Is a non-verbal predicate a synonymous term for "nominal predicate"? And moreover, do non-verbal predicates only appear with linking verbs or can also appear in other types of constructions?

I acknowledge definitions of concepts, because I isn't clarified :)

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    Please give examples of what you mean by “nonverbal predicate”, and perhaps where you found that term.
    – tchrist
    Commented Feb 17, 2013 at 17:46
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    Non-verbal predicates are predicates that are not verbs. Like I'm tired and He's a doctor. Commented Feb 17, 2013 at 19:48
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    @John Lawler: oic. I imagined it might be a of "non-spoken word" kind of predicate, like "Fancy popping upstairs for a bit of [two-tone rise-fall whistle]?" (where in UK English that whistle loosely translates as how's your father :) Commented Feb 17, 2013 at 20:29
  • @FumbleFingers In that case [tweedle] would be a non-verbal nominal object of a preposition. Commented Feb 17, 2013 at 20:37
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    @JohnLawler That’s what I would have thought, but apparently that is not what the OP was thinking of.
    – tchrist
    Commented Feb 17, 2013 at 21:41

2 Answers 2


There are two major kinds of non-verbal predicates in English:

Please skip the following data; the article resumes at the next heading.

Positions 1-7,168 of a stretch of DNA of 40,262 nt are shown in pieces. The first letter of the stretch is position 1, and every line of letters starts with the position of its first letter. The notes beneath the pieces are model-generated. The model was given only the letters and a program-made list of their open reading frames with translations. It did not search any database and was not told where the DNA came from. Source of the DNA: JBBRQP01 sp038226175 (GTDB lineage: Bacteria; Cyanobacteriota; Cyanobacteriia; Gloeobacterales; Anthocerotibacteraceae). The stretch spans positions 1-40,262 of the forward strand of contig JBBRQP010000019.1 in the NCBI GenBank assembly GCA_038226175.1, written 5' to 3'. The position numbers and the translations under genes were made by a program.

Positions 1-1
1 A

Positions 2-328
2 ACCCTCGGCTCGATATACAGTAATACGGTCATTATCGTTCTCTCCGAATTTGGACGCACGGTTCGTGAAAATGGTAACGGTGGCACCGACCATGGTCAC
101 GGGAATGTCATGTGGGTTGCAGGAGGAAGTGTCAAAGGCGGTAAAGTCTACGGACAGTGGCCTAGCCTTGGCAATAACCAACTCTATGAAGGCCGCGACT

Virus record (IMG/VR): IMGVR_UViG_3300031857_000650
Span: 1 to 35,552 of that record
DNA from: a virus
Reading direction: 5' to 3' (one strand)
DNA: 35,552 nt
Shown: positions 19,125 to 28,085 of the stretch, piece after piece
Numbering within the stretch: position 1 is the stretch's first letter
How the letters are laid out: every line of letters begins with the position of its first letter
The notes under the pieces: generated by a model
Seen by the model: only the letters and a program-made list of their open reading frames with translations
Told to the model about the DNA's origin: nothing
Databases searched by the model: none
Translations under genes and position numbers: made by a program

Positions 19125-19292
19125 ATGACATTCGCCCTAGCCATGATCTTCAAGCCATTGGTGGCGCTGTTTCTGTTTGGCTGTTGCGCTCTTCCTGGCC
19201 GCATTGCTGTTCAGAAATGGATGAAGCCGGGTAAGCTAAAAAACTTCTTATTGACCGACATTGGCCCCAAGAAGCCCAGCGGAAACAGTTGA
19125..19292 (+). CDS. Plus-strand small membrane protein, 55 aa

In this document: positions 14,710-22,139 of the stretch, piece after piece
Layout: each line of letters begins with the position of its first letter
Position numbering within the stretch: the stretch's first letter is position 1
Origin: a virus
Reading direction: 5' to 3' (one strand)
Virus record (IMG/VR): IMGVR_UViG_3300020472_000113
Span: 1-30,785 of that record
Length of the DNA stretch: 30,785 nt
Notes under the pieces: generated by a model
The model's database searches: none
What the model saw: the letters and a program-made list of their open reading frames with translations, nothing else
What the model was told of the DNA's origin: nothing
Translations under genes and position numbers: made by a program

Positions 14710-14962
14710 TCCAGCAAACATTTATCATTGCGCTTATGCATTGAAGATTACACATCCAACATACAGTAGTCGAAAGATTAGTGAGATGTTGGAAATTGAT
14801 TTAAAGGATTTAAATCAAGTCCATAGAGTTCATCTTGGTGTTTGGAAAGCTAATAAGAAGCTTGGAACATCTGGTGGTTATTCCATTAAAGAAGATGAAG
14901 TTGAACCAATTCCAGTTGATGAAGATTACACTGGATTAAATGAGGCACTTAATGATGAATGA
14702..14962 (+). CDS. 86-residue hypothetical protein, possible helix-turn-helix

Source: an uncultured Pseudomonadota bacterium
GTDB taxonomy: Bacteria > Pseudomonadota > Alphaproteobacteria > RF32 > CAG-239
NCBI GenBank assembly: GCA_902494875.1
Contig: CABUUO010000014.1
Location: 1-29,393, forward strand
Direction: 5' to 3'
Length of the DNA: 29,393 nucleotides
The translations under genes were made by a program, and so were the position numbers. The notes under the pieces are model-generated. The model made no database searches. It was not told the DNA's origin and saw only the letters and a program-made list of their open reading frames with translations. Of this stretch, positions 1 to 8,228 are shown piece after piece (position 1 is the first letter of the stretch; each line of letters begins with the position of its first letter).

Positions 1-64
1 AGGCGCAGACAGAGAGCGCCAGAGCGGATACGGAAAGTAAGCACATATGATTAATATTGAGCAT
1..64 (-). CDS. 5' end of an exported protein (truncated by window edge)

1. predicate adjectives ("adjectival predicates", if you prefer that construction)
  2. predicate nouns ("nominal predicates").

Both types require an auxiliary be, though this often gets wiped by Whiz Deletion or some other clause-reduction rule. In addition, singular count nouns serving as predicates require an article.

  • He is tired.
  • He is a doctor.
  • This stuff is just mud.
  • He got tired = He came to be tired (inchoative of be)
  • They made him a teacher = They caused him to come to be a teacher (causative of be)

There are many kinds of constructions, like the last two, where non-verbal predicates can occur without an auxiliary be, but they always refer back to a full form which contains be.

Predictable auxiliaries like be are used just to hold the tense, so in an untensed infinitive or gerund, or in a reduced relative clause, where tense is either irrelevant or already specified by the matrix verb, the be usually gets deleted.

Especially for adjective predicates, this is the norm, and it's reasonable to assume that any attributive adjective is reduced from a relative clause with a predicate adjective by Whiz-Deletion and adjective-preposing.

  • the old man ~ the man Wh- is old
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    In the sentence: "The book is on the table", we have also a non-verbal predicate? How is the name of the complement in this case?
    – ABu
    Commented Feb 18, 2013 at 11:27
  • @Peregring-lk: Assuming that by "complement" you refer to the prepositional phrase on the table, it's a locative adverbial prepositional phrase, and it's the predicate of the sentence, whence the be. "Predicate" is a logical phenomenon, not a grammatical one. (See the logic guide for terminology and use) The be, on the other hand, is a grammatical phenomenon; it's necessary to hold the tense. (See the Verb Phrase guide for terminology and use) Commented Feb 18, 2013 at 16:14

There are 6 types of non-verbal predication across languages.

  • Equative ~ That guy is my father.
  • Proper Inclusion ~ He is a lawyer.
  • Attributive ~ He is smart.
  • Locative ~ The tv is in that classroom.
  • Existential ~ There are students here.
  • Possession ~ I have a book. or ~ That book is mine. although arguably this could be considered an example of proper inclusion.

So five arguably six of the types of non-verbal predications are accomplished by the copula be in English

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